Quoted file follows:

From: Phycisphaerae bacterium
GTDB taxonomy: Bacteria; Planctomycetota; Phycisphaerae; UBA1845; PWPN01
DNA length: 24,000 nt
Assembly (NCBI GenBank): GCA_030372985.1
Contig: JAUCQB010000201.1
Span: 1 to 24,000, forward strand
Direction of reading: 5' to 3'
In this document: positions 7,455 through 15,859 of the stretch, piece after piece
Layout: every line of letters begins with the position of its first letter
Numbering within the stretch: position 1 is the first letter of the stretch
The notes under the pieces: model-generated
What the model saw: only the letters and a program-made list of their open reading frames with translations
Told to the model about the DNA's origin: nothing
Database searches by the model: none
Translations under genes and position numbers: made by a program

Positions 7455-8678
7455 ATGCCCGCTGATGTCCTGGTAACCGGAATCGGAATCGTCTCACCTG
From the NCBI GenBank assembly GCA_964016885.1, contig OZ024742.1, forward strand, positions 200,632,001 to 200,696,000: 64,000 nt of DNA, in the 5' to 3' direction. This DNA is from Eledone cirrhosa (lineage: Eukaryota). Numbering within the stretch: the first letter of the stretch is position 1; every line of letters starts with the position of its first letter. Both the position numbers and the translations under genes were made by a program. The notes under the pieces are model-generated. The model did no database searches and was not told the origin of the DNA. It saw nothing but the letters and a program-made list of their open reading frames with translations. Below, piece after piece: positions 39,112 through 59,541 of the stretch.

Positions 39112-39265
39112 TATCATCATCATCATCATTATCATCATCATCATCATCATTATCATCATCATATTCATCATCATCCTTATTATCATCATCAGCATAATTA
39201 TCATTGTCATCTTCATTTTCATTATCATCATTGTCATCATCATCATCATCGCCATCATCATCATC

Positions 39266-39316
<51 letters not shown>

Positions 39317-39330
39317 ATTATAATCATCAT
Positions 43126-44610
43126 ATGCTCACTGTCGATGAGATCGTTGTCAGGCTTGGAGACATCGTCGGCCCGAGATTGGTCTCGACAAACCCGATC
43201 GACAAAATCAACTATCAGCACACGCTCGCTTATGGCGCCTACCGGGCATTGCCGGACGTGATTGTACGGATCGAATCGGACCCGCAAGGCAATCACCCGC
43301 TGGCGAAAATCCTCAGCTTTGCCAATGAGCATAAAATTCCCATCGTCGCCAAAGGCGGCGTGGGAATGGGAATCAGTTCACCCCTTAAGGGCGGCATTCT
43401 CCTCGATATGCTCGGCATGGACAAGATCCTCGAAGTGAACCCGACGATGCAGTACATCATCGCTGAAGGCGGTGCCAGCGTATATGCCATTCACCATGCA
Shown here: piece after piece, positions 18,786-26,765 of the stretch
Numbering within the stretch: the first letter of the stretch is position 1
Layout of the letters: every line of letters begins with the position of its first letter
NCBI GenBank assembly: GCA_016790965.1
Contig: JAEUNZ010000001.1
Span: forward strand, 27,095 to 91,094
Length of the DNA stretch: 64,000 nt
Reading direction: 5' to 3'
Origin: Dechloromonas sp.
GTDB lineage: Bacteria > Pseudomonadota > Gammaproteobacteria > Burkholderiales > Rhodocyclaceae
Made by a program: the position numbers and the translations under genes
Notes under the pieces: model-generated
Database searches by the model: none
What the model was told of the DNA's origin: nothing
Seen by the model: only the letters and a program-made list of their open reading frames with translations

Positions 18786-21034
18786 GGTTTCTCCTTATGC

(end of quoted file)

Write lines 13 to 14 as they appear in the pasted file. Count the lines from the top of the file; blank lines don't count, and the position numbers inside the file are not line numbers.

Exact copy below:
Told to the model about the DNA's origin: nothing
Database searches by the model: none